This sponsored post is produced by Boxever. 

This past summer a major airline was briefly the butt of press and social media jokes and criticisms when it mistakenly sent a response to an unsatisfied customer’s complaint that started with the generic salutation “Dear CUSTOMER NAME:”. The letter continued with a canned apology which contained references to a SPECIFIC INCIDENT, and concluded with a promise that the airline truly appreciated CUSTOMER NAME’s loyalty and business.

OK, mistakes can happen. But most frequent travelers are painfully reminded of the challenges and shortcomings of providing true personalized customer service almost every time they research, book, and take a trip. And the travel suppliers are well aware of the impact this lack of direct and real-time communication has on business through lost revenues, missed ancillary sales, and declining customer loyalty.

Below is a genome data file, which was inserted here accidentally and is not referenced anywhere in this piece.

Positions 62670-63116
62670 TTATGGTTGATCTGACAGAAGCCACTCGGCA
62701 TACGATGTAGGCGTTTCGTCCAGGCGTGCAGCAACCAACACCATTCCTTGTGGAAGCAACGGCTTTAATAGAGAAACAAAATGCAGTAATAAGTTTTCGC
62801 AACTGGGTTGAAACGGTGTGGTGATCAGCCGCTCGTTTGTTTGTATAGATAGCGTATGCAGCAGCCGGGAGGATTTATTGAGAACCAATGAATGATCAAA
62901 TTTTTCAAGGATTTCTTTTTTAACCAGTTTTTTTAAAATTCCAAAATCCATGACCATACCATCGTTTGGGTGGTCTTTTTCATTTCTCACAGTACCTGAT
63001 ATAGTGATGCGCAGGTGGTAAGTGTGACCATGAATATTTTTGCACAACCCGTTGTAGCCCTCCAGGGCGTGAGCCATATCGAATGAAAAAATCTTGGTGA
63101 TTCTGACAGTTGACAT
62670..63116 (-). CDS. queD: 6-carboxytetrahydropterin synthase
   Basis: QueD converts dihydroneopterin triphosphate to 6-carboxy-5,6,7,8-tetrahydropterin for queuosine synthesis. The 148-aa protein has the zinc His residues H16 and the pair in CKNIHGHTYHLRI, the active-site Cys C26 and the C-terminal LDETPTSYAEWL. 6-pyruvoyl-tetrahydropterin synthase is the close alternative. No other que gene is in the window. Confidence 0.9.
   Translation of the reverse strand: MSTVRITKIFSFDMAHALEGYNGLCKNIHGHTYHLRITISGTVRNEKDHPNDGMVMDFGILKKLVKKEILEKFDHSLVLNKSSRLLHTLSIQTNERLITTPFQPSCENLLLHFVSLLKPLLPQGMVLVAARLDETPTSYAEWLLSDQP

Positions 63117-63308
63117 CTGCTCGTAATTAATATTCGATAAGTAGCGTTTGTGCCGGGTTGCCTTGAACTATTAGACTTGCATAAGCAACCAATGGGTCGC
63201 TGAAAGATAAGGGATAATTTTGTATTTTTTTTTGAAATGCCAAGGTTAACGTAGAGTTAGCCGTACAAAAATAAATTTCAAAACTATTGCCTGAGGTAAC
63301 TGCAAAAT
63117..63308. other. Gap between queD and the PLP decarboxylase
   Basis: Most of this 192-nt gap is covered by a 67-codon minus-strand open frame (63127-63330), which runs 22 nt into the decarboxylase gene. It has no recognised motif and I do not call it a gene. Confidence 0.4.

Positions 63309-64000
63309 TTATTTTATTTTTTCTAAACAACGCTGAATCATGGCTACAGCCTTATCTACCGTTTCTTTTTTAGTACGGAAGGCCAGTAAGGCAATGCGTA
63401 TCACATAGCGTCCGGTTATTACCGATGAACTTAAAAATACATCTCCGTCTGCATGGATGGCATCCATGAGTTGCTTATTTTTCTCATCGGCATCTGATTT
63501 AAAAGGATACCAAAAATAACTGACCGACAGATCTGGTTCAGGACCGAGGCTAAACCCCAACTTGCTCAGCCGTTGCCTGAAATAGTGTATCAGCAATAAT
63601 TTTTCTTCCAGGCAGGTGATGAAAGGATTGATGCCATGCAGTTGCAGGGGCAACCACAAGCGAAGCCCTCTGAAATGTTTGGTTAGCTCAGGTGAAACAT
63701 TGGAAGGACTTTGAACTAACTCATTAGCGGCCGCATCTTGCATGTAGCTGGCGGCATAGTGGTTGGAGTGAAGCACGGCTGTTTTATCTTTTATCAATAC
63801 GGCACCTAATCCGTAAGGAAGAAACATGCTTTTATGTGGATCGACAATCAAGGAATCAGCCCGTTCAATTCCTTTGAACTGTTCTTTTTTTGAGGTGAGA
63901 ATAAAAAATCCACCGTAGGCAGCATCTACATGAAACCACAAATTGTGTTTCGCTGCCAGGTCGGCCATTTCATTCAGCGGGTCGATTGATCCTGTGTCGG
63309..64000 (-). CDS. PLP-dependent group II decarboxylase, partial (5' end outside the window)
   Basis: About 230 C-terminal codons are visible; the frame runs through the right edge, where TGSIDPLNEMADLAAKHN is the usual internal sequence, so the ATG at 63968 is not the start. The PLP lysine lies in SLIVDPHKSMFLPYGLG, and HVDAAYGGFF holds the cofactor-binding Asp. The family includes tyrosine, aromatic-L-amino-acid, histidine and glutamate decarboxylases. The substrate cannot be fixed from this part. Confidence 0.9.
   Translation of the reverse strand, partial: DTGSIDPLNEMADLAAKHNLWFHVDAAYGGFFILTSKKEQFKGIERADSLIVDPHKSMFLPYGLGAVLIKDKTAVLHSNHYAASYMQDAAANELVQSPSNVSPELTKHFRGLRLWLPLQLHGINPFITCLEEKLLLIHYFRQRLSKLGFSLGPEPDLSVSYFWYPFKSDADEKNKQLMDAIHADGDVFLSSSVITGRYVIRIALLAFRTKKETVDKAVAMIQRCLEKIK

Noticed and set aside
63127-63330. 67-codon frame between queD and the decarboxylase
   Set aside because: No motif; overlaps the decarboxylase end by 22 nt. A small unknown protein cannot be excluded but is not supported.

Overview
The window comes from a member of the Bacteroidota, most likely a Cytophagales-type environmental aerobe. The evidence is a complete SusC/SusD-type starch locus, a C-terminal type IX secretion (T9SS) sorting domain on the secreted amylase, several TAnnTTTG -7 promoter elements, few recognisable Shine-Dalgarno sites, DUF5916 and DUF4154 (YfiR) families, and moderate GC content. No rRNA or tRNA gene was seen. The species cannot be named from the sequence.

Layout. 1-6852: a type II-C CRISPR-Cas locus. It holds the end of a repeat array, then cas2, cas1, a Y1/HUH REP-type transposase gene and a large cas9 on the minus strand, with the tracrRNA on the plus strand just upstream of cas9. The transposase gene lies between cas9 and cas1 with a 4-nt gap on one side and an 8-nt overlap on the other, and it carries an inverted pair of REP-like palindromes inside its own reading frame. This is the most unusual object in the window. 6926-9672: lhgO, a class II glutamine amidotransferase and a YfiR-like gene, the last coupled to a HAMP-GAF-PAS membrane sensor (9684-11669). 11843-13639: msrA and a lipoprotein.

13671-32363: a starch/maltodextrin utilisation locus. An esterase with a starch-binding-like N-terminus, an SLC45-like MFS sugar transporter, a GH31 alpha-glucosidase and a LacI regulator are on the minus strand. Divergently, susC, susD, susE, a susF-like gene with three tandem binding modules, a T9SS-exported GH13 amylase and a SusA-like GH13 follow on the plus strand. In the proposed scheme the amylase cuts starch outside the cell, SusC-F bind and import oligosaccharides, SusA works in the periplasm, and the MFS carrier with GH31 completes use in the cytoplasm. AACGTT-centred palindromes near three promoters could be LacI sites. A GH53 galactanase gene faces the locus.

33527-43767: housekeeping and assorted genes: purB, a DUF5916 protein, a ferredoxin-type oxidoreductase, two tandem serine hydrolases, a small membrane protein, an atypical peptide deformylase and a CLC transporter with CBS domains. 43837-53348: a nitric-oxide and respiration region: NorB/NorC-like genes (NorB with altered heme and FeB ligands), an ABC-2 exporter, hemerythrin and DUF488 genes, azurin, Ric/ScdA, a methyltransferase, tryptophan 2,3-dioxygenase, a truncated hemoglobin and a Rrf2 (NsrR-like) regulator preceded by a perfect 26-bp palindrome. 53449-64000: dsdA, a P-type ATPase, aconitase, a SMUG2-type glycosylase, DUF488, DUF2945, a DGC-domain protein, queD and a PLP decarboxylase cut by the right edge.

Despite many technological advances in the travel world, most suppliers are still in the relative dark ages when it comes to applying technology to improve the overall customer experience through personalization. It’s not surprising if you consider an airline, for example. These are operationally-minded businesses with a primary objective of flying planes on time and safely. And technology has served them well in doing that.

But when it comes to implementing a personalized approach to communicating with customers — throughout the entire interaction process — airlines in particular, but travel suppliers in general (online travel agencies, hotels, cruise lines, etc.) often fall short compared to other on-line retail segments.

Unique challenges and opportunities in the travel segment